Don August

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Donald August
Born: (1963-07-03) July 3, 1963 (age 53)
Inglewood, California
Batted: Right Threw: Right
MLB debut
June 2, 1988, for the Milwaukee Brewers
Last MLB appearance
October 1, 1991, for the Milwaukee Brewers
MLB statistics
Win–loss record 34–30
Earned run average 4.64
Strikeouts 181
Don August
Medal record
Representing  United States
Men's Baseball
Summer Olympics
Silver medal – second place 1984 Los Angeles Team

Donald Glenn August (born July 3, 1963) is an American former Major League Baseball pitcher who played for the Milwaukee Brewers from 1988 to 1991. Through his paternal grandmother, he is a first cousin twice removed of Archbishop of Philadelphia Justin Francis Rigali.[1] He lived in Mission Viejo, California and graduated from Capistrano Valley High School.

Minor pro career[edit]

August attended Chapman University, where he was a Division II All-American. After competing for the United States at the 1984 Summer Olympics in Los Angeles, he was drafted 17th overall by the Houston Astros. He spent a year in the Astros' minor league system before being traded along with fellow pitcher Mark Knudson to the Brewers on August 15, 1986 in exchange for Danny Darwin.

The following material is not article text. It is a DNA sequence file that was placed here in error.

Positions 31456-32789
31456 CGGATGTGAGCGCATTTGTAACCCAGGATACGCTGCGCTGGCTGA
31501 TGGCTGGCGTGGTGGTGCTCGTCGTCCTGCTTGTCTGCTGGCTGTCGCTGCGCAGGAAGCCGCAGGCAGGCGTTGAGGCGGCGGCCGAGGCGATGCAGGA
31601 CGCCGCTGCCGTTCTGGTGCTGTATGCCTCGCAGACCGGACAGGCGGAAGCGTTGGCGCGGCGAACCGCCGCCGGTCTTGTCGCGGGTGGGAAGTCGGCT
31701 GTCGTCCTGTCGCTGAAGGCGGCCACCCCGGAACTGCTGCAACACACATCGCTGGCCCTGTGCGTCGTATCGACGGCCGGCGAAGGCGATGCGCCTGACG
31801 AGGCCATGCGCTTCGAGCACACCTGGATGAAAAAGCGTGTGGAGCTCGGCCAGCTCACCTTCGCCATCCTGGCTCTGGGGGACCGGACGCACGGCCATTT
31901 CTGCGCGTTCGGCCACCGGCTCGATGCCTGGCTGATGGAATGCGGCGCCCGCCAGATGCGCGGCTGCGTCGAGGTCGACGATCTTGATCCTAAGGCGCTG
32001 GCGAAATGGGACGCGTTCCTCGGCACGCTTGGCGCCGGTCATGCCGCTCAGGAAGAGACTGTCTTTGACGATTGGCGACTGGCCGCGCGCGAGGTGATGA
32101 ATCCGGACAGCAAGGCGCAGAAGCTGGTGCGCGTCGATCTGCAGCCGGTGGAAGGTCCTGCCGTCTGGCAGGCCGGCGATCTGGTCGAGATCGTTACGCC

Milwaukee Brewers[edit]

After beginning 1988 with a 4–1 record and a 3.52 ERA for the Denver Zephyrs (now the New Orleans Zephyrs) of the Pacific Coast League, August was called up to the Brewers. He continued his success at the Major League level, going 13–7 with a 3.09 ERA and ranking ninth in the American League in winning percentage. He finished fourth in the voting for AL Rookie of the Year; Oakland Athletics shortstop Walt Weiss won the award.

August suffered a case of the sophomore jinx in 1989, slipping to 12–12 with a 5.31 ERA. He was sent back down to Denver for some time, where he garnered a 1–1 record with a 4.94 ERA. A notable moment came on June 5, when he was the winning pitcher in the inaugural MLB game played at the SkyDome (now Rogers Centre) in Toronto, a 5–3 Brewers victory over the Toronto Blue Jays.

In 1990, he pitched five games, and had a record of 0–3. He started 23 games during the 1991 Milwaukee Brewers season, and had a 9–8 record in his final season.


External links[edit]